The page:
Clark. "Get the Commissioner. Im
Clark Tracy. He knows me. IH
talk to him."
The blue-coated telephone opera
tor got Headquarters on the wire.
Commissioner Tounr was home in
bed. It was about the Haverholt
ease? Jast a minute. Would Inspec
tor rerguson do? No? Just a min
ute. Eventually Clark heard the
Even as the night visitor talked.
the Lieutenant knew what his or
ders would be. When Clark had fin
ished; half a dozen- men in slickers
were ready and the police launch
SIL.VERTON. Jan. 23. The
SQverton grange home economics
club will hold its card party Fri
day afternoon at the MWA hall.
Playing will begin at 1 o'clock.
To Outline Program
SILVERTON, Jan. 25 The
Silverten grange will held Its first
meeting of the year and its elec
tion of officers Friday night,
January 26, The annual reports
will be made and plans outlined
for the year's activity. Mrs. Emil
Loe, the newly elected lecturer,
will be in charge ot the program
which will consist of a playlet by
Phyllis Jean and Ceorge Haberly,
Jean and Louis Lathers, Wendel
Loe, Sheldon Johnson, and Mary
McCall; a plaao solo, Mrs. Theo
dore Lorenzon; instrumental
number, Eleanor, Ruth and Flor
ence Funrue, and a reading. Theo
dore Hobart Is master of the local
grange. - - - - - :.-
Favor Cleaner Shews
TALBOT. Jan. 23. Ankeny
grange met la the grange hall Sat
urday night. Mr. and Mrs. J. O.
Farr and Rex Hartley gave inter
esting reports on the Pomnoa
grange meeting. A resolution was
adopted . putting Ankeny grange
oa record favoring .cleanerand
more respectable picture shews.'
. Officers of this grange wm go
to the Red Hills grange' Febru
ary 12 to be la charge of the meet
ing there. The lecturer's program
consisted of readings, by Elda
Wlntermaatal sad Bldon Tura
Idgei harmonica : 'solos,' C. F.
Johnston; paper." The Neighbor
hood Gossip," Mrs. Ralph Dent;
boxing match, Fraak Pack and
Edwia 8 warts.
li : "Serve SOO at Feed' ?
-i-.' MOLALLA, Jan. 2J. A
profit of $112.85 was made by the
MoUlla grange Friday night when
nearly S00 persons were served
dinners at the grange hall. Food
was furnished by grangers and
proceeds will be used to help tbe
tb-e department equip a truck tor
out-of-town calls. The dinner, waa
the largest ef Its kind in the his
tory of Molalla. The grange hall
waa humming at the pier. Tbe
Commissioner, disbelieving: at first,
bad been convinced. The word of
a member of the millionaire Tracy
family carried weight. And,
strangely.-he had been finally won
when Clark blurted Out the news
that he had with Urn the bunted
Til parole her In your custody,"
the Commissioner had said. "HI
hold you responsible for bar aad if
this turns out to be a wild goose
chase it is pert of the bargain that
you must bring her to Headquar
"A bargain." said Clark.
Tns poses launch was a slim.
rakish craft. Patricia, ebacealed
now in a slicker three sizes- toe
large, trembled with chill and ex
citement as they swept away from
the dock, turned sharply in the ris
inr waves, and swung up the river
with steadily increasing speed.
Clark was beside her.
TX7 Tl . . JC r r . m ,
the Sergeant ia command, as be
approached the two who stood be
side th rail, "lint mil atavfr nr.
from the wharf where he was an
chored and sweep up the river as
best we can."
Patricia spoke with the assur
ance of prophecy.
"Well find him," she said.
Already the sesrehUrhts wars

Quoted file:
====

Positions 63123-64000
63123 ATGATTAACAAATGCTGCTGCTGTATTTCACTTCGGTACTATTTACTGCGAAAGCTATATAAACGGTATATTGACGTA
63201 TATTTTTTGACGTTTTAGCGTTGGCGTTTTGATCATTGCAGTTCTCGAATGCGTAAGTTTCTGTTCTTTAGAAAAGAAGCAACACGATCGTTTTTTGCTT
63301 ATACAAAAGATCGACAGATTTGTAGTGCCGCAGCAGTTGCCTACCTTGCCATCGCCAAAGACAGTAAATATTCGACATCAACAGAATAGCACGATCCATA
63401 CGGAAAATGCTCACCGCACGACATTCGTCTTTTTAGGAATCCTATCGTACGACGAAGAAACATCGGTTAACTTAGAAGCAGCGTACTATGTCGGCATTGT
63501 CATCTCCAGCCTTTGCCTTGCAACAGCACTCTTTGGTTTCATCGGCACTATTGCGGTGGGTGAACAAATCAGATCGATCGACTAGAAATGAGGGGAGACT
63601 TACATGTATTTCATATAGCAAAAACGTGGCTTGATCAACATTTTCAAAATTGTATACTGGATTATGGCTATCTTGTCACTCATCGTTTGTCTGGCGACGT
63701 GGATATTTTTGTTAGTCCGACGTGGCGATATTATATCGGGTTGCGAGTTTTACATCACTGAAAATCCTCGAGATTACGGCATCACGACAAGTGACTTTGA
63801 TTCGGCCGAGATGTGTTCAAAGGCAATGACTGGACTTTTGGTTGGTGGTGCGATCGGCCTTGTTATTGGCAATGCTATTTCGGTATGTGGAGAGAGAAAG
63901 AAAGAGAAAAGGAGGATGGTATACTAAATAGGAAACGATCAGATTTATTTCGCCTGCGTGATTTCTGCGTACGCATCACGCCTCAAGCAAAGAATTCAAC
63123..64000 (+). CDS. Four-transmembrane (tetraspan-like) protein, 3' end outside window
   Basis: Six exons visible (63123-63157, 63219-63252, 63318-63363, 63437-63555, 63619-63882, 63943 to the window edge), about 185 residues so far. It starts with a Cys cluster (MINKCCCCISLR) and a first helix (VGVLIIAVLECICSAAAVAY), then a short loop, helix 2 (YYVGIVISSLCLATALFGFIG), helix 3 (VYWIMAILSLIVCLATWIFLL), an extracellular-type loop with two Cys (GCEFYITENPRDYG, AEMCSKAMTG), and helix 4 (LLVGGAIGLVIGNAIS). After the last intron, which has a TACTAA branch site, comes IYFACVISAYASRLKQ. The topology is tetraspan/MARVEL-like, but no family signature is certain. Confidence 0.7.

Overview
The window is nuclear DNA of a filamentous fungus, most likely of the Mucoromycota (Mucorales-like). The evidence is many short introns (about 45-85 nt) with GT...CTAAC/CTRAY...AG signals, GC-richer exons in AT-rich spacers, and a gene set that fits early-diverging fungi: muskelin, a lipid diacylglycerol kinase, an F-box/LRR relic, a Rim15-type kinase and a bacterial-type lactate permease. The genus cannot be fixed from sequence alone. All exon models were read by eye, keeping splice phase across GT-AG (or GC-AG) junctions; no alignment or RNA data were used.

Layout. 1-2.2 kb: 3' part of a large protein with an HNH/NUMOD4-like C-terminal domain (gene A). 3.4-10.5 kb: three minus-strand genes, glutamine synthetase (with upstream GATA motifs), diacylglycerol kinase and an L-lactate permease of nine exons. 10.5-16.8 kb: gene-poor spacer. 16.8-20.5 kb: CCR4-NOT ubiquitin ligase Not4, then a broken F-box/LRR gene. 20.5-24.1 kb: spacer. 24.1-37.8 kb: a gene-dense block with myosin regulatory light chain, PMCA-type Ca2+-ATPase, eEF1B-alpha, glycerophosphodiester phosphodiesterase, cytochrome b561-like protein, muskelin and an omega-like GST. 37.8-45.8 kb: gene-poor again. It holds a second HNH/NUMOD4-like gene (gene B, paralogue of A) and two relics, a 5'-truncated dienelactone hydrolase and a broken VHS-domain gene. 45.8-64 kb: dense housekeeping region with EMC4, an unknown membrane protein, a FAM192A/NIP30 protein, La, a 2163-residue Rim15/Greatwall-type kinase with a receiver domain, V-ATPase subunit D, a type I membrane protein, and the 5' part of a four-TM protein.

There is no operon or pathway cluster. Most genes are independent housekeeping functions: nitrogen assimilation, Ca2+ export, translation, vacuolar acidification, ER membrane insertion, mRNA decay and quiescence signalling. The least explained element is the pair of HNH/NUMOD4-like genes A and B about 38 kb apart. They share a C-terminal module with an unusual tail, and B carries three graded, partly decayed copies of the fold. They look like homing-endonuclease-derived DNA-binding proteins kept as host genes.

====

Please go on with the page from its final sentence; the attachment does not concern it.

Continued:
swinging ia bright and monstrous
circles. Their bow cut like a knife
through the blackness of the water.
Spray leaped over the side in great
gusts, the keen wind whipped and""
tore. It was cold and wet aad dan
gerous. New and again a viciously
approaching breaker sweat the
craft at an angle and they rolled
ana pitcnea but never modified
their speed. The lights hunted out
tne snore and. Iow-lvm wharrea:
and cast a bright eye over the ves
sels which lay. at anchor.
McGee will be running without
lights," said the Sergeant. -
len minutes passed, fifteen mln.
ntea, a half hour. Patricia had be
gun to despair. She stayed close to
Clark, but be seemed almost on.
aware of her presence, his eyes f ol-
lowrag eaca rresb exploration of
the cold, white llehts. A rain waa
coming on and the preliminary
drops scattered diamond-lika
through the m ovine: ehm. tk.
river widened. The Sound was just
(To Re Contiaacd)
1912. 7 Sua Fcatana SreCcate. Iae.
was packed with people waiting
to be served from 6:30 until al
most g p. m. Only a little over 100
people could be served at dne
TALBOT, Jan. 23. The Juv
enile grange met Saturday night.
Three officers Ceres. Anita Gil
mour, Flora. Louise Looney, and
gate - keener; Donald Gilmdur,
were Installed that night. Receipts
from tbe candy sale netted them
J 2.0f. Plans are being made to
give a Valentine program at the
To Entertain Red Hills
CHEMAWA. aJn. 23. The
regular meeting ot the grange tor
January will be held Thursday.
Red Hills grange will be guests
at this meeting and will occupy
the chairs, Reports on Pomona ac
tivities will be heard and many
other topics of interest and im
portance wm be discussed, so all
members are asked to be present.
Mrs. IL W. Bowdea requests mem
bers to bring pie or cake.
At Hazel Green
HAZEIrGREEN,. Jan ii
The Boys 4-H club met at Clifton
Clemens .home Friday evening
for a social. There were present
Quentht Zlentea Zellnski George
Klub.; Richard Van Cleave. Mar-
Tin Van Cleave, Melrln Lehrmaa.
waioo Gilbert, Frank and Ward
Maes. OtTilla Dunalgan, Cltntea
Wamnler. Edward Tada. Alex
Sharpy Archie ? Rhtherford. Ivin
Rasper. ' Members ' absent were
Sanfoxd Mio and Donald Dannt-
Tbe Girls 4-H club were en
tertained at the Maurice Dunni
gaa home Friday even In r. Dorthv
aad Harriet Dunnfgan hostesses.
Games were enjoyed. Delieious
refreshments were served by Mrs.
ounnigaa. , Members present were
Beatrice tnd - Shirley Josnsou,
Alice, Katherlne and Marie Mon
tandon, Caroline and Cecilia
Rasper, Genevra Snyder, Geneva.
Vaa Cleave, Helen Zlelinskl. Lilly
aad Toshlye ToshikaL hostesses;
Dorthy end Harriett Dunn Iran1,
Mrs. Julius Slattura, leader.